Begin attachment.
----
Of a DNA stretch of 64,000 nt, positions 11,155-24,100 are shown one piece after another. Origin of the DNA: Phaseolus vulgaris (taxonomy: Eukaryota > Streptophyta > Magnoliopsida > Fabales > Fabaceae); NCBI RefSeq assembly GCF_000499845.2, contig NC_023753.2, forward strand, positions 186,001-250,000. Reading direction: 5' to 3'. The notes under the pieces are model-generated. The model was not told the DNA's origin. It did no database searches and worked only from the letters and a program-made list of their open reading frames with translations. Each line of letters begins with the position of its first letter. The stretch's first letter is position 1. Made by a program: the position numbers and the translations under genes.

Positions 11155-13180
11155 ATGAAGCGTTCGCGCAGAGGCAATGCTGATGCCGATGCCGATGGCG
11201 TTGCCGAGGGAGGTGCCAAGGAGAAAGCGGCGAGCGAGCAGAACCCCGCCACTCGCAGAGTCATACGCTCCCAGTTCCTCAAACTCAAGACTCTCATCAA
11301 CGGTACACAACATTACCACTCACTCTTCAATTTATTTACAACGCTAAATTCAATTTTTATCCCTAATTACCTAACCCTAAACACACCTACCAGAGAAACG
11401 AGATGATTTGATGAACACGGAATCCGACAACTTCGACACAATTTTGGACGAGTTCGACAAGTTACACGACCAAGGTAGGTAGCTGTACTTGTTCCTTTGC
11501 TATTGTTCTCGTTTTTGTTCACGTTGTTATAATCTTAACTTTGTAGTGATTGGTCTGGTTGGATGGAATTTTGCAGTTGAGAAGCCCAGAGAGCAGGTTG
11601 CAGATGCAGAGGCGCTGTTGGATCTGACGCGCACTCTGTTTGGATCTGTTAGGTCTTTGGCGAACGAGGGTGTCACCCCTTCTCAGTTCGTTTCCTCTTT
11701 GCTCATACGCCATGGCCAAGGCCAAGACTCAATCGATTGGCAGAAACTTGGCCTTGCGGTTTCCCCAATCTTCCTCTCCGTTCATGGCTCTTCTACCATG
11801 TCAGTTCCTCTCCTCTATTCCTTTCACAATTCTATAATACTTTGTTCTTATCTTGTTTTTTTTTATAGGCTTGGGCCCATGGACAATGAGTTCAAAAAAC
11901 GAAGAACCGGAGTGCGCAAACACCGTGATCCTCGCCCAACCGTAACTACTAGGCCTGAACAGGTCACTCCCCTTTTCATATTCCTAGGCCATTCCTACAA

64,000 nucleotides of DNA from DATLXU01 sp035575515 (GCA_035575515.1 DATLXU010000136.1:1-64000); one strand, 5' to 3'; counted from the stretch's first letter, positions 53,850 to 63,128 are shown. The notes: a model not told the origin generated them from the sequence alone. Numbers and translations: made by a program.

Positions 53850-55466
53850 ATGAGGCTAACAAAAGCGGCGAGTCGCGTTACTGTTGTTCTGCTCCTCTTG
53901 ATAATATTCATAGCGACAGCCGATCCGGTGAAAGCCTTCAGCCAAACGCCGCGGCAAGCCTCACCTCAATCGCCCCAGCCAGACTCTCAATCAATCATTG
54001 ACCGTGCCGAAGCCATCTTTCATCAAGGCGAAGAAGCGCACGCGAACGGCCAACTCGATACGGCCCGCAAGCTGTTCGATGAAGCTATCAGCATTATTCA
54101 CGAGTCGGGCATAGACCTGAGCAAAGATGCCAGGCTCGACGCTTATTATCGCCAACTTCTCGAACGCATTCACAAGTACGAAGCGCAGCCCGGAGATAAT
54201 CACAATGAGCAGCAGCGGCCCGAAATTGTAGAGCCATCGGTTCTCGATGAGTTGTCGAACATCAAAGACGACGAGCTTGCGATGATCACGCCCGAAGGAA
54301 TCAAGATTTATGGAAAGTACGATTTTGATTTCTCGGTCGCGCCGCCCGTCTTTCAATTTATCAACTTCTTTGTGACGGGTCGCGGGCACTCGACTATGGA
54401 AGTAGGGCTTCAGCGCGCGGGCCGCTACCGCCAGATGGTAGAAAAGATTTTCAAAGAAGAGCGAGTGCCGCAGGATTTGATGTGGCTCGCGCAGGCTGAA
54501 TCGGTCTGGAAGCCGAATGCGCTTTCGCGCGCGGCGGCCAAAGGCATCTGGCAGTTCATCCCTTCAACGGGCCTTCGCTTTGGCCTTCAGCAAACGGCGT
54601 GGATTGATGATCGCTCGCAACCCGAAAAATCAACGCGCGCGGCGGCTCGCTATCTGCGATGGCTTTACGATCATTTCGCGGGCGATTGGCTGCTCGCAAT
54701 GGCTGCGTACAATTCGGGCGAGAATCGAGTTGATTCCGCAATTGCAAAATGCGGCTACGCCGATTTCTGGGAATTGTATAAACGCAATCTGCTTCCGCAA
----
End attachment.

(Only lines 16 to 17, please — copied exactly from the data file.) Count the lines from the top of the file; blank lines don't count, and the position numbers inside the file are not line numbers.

54001 ACCGTGCCGAAGCCATCTTTCATCAAGGCGAAGAAGCGCACGCGAACGGCCAACTCGATACGGCCCGCAAGCTGTTCGATGAAGCTATCAGCATTATTCA
54101 CGAGTCGGGCATAGACCTGAGCAAAGATGCCAGGCTCGACGCTTATTATCGCCAACTTCTCGAACGCATTCACAAGTACGAAGCGCAGCCCGGAGATAAT